Things I thought I’d never do on holiday

I’m usually the world’s laziest traveller.

My usual style of holiday is one that involves me being picked up and plonked on the other side of the world to eat and drink my way through another city and culture.

I’ll sometimes throw in a museum visit to add in some “proper” culture but if I’m completely honest, my holidays are mostly led by searching for my next delicious meal and alcoholic beverage.

This time around I was heading to Marrakech in Morocco, and to be honest I knew very little about it.



A lot of people asked me when I got back from Morocco, ‘did you ride a camel?’ And the answer is yes, yes I did.

Was I completely confident about it? Not particularly. I’m only 155cm tall and I know camels are much taller than that so it was a daunting prospect.

So far, so good. Picture: Victoria

The first five minutes of the ride consisted of me making some terrible attempts at snapping some selfies, but realised I was so terrified of falling seven feet down that I couldn’t let go of the saddle. This is predominantly the quality of photo that I ended up with:

Not feeling cute, might definitely delete later. Picture: Victoria


If travelling to a place with no Wi-Fi excites you then I’d recommend adding this to your list. After about an hour of continually checking my phone for a signal, you’d be surprised how quickly you can forget about the internet.

We travelled to the remote village of Tizi N’Oucheg – located in the Atlas Mountains about two hours outside of Marrakech.

The drive in our 4WD up the steep mountains was bumpy but offered a truly spectacular view of the pristine snow capped mountains.

This photo was shot on an iPhone, from a moving car – no bad shots here:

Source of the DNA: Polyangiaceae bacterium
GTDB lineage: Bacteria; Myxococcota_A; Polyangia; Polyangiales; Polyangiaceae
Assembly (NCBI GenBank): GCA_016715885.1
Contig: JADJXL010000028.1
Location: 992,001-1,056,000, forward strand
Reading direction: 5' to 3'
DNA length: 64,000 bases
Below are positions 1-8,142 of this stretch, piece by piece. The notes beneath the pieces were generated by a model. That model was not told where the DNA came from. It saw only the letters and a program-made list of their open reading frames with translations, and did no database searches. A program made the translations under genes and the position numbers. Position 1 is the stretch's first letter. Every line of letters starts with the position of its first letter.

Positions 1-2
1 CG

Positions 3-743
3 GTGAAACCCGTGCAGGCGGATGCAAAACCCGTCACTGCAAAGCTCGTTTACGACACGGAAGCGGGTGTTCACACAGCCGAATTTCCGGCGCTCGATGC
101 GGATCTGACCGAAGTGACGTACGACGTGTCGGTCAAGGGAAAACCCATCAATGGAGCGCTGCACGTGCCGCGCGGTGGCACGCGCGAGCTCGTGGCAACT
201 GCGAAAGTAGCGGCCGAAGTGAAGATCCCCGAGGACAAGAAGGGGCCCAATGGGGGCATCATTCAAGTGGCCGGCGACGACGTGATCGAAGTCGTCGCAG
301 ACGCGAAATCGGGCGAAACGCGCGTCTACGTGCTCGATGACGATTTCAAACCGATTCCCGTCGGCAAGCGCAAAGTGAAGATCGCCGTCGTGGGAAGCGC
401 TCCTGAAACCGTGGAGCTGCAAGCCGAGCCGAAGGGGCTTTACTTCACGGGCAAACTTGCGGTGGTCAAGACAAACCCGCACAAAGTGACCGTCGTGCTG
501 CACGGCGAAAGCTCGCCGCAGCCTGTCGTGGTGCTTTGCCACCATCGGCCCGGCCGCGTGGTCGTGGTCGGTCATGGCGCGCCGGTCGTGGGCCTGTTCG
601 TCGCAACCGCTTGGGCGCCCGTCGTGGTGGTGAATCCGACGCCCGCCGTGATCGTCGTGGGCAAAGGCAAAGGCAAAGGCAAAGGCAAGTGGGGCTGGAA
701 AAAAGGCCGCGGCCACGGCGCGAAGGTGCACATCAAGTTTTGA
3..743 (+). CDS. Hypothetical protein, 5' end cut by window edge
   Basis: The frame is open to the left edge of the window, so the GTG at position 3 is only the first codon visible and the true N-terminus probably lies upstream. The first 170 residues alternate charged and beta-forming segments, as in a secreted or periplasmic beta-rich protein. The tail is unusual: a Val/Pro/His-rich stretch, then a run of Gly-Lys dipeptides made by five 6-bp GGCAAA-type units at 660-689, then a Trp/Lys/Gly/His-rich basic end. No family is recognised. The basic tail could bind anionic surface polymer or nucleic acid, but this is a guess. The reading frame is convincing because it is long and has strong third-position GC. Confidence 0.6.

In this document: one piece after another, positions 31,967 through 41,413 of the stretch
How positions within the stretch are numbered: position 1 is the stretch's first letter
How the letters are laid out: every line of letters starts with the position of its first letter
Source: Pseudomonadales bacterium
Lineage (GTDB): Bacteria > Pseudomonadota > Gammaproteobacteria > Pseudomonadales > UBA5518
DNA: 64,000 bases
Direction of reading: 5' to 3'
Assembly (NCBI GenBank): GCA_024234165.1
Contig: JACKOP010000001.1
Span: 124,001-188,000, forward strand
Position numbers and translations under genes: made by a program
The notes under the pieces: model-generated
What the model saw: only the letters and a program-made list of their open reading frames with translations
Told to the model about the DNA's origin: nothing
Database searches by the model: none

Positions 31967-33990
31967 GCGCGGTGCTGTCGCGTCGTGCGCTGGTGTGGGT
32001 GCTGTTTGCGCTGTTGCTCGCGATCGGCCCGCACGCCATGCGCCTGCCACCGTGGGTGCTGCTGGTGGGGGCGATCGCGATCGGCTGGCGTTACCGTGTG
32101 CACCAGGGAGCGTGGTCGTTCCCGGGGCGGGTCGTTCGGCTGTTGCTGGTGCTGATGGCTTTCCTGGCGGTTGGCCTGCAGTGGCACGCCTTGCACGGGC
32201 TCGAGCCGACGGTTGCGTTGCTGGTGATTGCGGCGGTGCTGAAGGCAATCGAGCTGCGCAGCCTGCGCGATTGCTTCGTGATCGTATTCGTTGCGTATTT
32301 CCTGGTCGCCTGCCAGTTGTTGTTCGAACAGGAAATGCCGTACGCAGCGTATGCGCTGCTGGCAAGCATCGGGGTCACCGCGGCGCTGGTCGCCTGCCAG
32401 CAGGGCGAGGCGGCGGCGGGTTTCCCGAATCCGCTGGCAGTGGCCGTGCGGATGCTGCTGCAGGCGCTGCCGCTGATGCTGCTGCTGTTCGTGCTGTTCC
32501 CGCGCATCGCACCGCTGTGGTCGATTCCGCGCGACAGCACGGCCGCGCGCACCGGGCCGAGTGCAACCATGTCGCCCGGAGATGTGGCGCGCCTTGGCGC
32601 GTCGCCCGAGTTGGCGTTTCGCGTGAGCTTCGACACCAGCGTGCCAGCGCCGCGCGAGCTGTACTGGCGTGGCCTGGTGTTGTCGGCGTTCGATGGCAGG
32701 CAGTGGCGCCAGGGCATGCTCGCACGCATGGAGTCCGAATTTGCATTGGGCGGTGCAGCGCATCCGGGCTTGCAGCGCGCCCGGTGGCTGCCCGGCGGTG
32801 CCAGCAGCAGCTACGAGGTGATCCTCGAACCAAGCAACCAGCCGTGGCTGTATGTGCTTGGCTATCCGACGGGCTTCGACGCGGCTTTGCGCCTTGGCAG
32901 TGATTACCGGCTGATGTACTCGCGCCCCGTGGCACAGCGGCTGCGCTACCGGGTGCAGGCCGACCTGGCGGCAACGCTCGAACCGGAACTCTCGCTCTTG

Atlas Mountains Morocco near Tizi N’oucheg. Picture: Victoria

Stunning view from the guesthouse:

Village of Tizi N’oucheg. No filter required and shot on an iPhone. Picture: Victoria

As we walked through the village, the local kids get excited and swiftly run down to have a peek at us tourists and offer some samples of goods made in the village.

Morocco tourism trip for story only. Picture: Victoria


As much as I’d hate to admit it, adventure is usually far from being my middle name.

I’m usually a stick to the main roads and civilisation kinda gal – so setting off on a half day trek through a remote village was certainly a new experience for me.

Our trusted guide Rachid, who also owned the guesthouse we stayed in, led us down and up and through the mountains for what was described as a leisurely walk. To be honest, If I didn’t occasionally go to the gym I might have needed a helicopter to lift me out.

Made it. Picture: Victoria

The view was worth it. Picture: Victoria

View of the guesthouse from the nearby village. No wi-fi this high up. Picture: Victoria


While you can most certainly search out places to grab a drink, don’t expect those places to be at a restaurant. Morocco is a Muslim country and drinking isn’t part of their local custom. However there are plenty of bars in Marrakech for tourists to head to – while there are only a few inside the old medina, there are plenty within Marrakech.